And that's a bad thing. I expect to be long gone by the time the full costs are evident, but that doesn't mean that those costs aren't coming.

Wrap up

As I said, there may in fact be compelling societal benefits that accrue from a change in the societal definition and concept of "marriage." It seems to me, however, that the onus would be on those that want to make the change to share with the rest of us what those benefits might be. And certainly, when we reach Huxley's Brave New World, where everyone is barren and children are grown in test-tubes and raised in nurseries, I'll withdraw any and all opposition, as marriage will no longer be relevant.

Until that time, however, I believe that there are good and rational and logical reasons to oppose it. I'm glad that the people of Maine made the decision that they did. And absent some compelling reason for changing my mind, I expect to continue holding that opinion.

1 - The last time I said this, someone left a comment about how it was doing a disservice to men. Show me an article somewhere about groups of girls rampaging in the streets in a major city like Chicago or Paris, show me a female analogue to Lord of the Flies, and I'll re-think it. But I'm not going to hold my breath. And I'm not planning on re-thinking it any time soon.

2 - Anyone want to speculate on whether there are more men that father children and then move on, not staying and supporting them, or women who have children and leave them with the fathers, moving on, not staying and supporting them? It's a pretty silly question, isn't it? We all want to believe that we're better than our ancestors, but the evidence strongly suggests that the veneer of civilization is thin...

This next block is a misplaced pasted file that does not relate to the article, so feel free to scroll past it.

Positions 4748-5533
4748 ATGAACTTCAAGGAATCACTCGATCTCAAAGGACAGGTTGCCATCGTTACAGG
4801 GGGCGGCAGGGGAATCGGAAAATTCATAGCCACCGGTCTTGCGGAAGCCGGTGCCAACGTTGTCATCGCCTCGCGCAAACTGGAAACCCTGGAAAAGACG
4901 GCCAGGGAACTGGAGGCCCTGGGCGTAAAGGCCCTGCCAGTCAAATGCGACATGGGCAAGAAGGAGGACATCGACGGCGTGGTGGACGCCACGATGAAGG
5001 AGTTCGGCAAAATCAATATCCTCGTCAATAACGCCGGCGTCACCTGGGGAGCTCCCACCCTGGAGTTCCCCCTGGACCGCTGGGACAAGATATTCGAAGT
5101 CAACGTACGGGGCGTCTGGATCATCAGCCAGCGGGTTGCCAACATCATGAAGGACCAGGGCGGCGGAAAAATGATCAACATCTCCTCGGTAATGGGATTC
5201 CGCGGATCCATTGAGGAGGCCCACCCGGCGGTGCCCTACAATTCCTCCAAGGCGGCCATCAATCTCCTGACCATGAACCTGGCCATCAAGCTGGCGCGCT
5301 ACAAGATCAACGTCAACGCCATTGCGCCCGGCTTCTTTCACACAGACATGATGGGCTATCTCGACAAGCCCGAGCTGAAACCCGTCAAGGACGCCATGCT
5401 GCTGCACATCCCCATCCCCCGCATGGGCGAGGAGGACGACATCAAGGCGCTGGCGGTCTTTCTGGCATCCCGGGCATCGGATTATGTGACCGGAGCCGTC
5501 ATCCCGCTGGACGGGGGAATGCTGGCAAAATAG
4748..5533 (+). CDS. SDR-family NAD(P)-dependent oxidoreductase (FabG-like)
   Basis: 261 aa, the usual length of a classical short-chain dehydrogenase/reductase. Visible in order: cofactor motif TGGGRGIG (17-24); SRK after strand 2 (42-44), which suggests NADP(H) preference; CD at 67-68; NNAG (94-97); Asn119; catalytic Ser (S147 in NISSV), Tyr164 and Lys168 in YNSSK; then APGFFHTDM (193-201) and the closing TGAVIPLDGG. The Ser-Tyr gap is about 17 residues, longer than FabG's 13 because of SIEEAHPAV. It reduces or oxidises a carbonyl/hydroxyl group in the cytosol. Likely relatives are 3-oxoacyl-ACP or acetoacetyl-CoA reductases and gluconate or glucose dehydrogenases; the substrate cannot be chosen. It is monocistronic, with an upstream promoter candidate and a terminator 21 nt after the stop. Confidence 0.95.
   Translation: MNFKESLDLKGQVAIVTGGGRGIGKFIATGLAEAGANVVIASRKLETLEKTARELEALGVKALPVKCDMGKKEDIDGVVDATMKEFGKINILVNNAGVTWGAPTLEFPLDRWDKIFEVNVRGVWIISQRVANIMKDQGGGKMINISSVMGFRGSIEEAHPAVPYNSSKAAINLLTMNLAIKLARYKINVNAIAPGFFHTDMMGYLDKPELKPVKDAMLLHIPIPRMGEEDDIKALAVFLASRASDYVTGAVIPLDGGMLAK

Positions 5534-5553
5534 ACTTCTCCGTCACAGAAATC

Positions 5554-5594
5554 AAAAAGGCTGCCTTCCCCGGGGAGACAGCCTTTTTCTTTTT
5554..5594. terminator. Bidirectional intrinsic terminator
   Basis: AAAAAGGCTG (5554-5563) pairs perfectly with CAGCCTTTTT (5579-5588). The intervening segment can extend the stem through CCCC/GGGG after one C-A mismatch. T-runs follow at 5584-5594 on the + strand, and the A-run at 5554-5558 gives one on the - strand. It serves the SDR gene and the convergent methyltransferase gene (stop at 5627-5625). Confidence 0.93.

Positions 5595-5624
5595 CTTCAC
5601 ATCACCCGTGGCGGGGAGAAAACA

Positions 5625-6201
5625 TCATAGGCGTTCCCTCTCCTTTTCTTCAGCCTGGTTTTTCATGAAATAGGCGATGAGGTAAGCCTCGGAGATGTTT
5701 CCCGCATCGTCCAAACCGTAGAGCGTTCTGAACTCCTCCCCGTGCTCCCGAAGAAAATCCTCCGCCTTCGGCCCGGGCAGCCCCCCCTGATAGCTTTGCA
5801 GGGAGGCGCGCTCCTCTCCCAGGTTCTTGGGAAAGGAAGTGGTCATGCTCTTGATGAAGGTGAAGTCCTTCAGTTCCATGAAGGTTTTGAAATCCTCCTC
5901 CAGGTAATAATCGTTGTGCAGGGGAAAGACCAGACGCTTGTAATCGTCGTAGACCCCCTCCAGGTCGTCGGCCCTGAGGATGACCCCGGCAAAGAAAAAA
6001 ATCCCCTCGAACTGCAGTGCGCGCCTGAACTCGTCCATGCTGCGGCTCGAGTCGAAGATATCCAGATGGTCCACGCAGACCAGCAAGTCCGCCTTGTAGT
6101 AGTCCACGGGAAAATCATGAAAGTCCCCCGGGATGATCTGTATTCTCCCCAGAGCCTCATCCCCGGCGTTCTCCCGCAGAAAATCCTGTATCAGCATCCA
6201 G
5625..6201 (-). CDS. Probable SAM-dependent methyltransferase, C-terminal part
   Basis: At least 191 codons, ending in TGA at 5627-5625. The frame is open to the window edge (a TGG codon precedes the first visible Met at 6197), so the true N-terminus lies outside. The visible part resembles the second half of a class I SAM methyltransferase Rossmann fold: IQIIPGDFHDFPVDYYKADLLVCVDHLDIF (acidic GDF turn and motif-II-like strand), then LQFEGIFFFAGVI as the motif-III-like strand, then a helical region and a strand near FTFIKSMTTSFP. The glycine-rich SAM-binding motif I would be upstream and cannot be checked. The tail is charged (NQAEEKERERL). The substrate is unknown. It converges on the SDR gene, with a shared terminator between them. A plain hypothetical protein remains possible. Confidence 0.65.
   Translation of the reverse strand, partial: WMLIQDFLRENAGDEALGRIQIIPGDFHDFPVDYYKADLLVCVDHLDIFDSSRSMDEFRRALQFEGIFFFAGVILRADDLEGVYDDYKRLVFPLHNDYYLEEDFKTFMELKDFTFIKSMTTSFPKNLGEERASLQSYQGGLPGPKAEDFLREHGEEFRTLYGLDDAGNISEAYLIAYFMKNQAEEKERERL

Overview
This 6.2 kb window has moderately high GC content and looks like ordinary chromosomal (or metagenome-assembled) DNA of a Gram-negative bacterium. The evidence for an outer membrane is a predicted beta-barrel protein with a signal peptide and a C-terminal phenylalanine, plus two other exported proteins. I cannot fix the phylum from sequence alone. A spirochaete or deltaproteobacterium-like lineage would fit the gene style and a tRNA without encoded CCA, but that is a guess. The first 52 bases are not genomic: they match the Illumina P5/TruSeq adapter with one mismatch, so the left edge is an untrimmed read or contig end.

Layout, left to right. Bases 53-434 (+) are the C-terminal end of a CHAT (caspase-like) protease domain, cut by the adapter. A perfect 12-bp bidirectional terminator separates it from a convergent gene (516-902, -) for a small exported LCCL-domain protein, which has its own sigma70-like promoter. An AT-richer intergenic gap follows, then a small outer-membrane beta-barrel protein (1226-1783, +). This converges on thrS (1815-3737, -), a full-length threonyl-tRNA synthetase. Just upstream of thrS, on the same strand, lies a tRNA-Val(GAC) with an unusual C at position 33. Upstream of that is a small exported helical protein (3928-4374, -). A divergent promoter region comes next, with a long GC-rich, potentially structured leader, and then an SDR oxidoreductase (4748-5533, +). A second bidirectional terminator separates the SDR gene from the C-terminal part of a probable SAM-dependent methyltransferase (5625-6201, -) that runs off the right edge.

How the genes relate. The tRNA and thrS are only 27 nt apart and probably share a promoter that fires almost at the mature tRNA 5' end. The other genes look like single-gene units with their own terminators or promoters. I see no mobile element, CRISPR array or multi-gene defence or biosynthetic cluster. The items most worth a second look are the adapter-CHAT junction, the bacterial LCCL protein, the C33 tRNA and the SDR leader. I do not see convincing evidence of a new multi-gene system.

3 - Don't bother telling me that there are exceptions. Of course there are. There are children growing up with mothers and fathers that are bad people, bad parents, and abusing the children. And there are children growing up with loving homosexual couples. I've seen that, I know it, I don't need anyone to make that comment. The issue here is the proper role for government, and I believe that role is supporting the traditional marriage institution and family unit.

4 - While I'm sure that some people hate this argument, and believe it to be sophistry, I think it's always worth noting that there actually aren't any barriers to homosexuals marrying, and many have done so. They are, like all citizens, limited to marrying persons a) of age, b) who are not close blood relatives, c) are not already married and d) who are of the opposite gender. Obviously, restriction "d" affects more people than the first two, though it's debatable as to how many restriction "c" affects. So the "fairness and equality" appeal falls a little flat here - they are already equal in the eyes of the law. What they want is identical treatment for those practicing a similar but fundamentally different behavior.

5 - Obviously, some heterosexual relationships aren't going to result in children. And some homosexual couples (primarily female) are going to be raising children. I don't think that changes anything. Government's awful at dealing with exceptional cases. (Which is a big argument for the smallest practical government. Which we're nowhere near at the moment.) The idea is to set the laws to support society in an appropriate way, and let individuals operate within the rules as best they see fit.